She moved her hand to the back of his head, rubbing out tension between his ears. “You’re going to be late.” she said almost inaudibly.
“I’ll be fine.” he said in the same tone.
“I don’t want you speeding on the freeway.”
“You know it kills my mileage.”
“Which is why I know you’re going to be late.” She poked him in the stomach and straightened her legs. They stood, working the rust out of their joints. With his arm over her shoulder the noises of the happy, busy cafe faded. They became invisible as they walked across the parking lot to their separate vehicles. She pulled a handwritten letter from the passenger visor of her white F-250 and came to him in the open doorway of his Explorer. He was singing a song about a river that spoke of love and trees that danced.
“The falls are falling for you
The rocks are rolling for you
The breeze is hugging you
and I am singing for you.
The river knows the code for love
Trees reached down from above
Squirrels try to steal your heart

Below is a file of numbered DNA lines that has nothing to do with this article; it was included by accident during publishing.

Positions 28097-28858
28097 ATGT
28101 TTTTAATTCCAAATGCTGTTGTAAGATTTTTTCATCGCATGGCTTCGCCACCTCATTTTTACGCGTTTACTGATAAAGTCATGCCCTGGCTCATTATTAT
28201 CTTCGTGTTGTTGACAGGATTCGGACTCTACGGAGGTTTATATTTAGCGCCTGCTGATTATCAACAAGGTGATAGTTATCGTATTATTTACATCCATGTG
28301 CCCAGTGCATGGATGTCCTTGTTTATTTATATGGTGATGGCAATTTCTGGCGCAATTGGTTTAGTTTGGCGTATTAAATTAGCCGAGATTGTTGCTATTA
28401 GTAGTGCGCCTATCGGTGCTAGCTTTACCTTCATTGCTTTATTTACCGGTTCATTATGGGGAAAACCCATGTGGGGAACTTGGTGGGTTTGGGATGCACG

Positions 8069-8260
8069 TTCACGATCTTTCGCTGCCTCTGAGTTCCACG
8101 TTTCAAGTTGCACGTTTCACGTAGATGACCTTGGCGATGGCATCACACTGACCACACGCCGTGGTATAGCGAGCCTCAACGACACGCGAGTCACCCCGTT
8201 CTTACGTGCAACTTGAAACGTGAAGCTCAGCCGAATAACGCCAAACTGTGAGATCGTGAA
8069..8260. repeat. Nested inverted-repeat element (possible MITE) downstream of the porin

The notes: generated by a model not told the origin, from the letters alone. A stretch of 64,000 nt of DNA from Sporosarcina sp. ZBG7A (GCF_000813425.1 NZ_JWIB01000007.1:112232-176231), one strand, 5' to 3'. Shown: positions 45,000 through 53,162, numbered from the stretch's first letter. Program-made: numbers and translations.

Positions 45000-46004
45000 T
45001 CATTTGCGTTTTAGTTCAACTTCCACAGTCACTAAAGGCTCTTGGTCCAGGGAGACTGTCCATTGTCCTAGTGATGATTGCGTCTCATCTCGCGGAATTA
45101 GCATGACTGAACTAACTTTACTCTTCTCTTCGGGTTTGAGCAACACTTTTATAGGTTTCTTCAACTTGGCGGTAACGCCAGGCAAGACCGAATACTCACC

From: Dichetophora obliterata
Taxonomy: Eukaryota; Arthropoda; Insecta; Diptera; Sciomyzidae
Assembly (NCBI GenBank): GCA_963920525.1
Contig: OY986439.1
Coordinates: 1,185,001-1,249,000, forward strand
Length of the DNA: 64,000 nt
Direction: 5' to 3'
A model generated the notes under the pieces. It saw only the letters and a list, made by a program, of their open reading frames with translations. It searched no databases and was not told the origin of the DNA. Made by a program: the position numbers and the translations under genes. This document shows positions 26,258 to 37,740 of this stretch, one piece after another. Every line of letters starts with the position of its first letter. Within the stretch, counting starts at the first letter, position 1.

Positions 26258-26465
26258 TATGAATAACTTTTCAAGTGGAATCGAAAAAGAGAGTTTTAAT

like the sun and moon we will never part.”
“I was sure you were going to say ‘fart.’” She laughed with a tear in her eye. “Jim, what song is that?”
“Give me a break Ruth, I am making it up on the spot.” he grinned.
“Oooh, you’re so the best ever.” she said squinching her face and throwing her head back with a smile. She slid her thoughts and scent into the center console.
They loved their time saying goodbye. Though soon, the world faded back in to focus. They turned their backs reluctantly to their own wheel, pulled out of the parking lot and headed for the road. But he stopped at the first sign exiting the lot. He opened his door with urgency and ran to hers.
She started,”Ji—” he leaned in and stopped her words with a kiss; one final embrace through the window. They were both speechless and with water filled eyes he turned and walked back to his truck. Putting the vehicle into gear, he went left, she went right.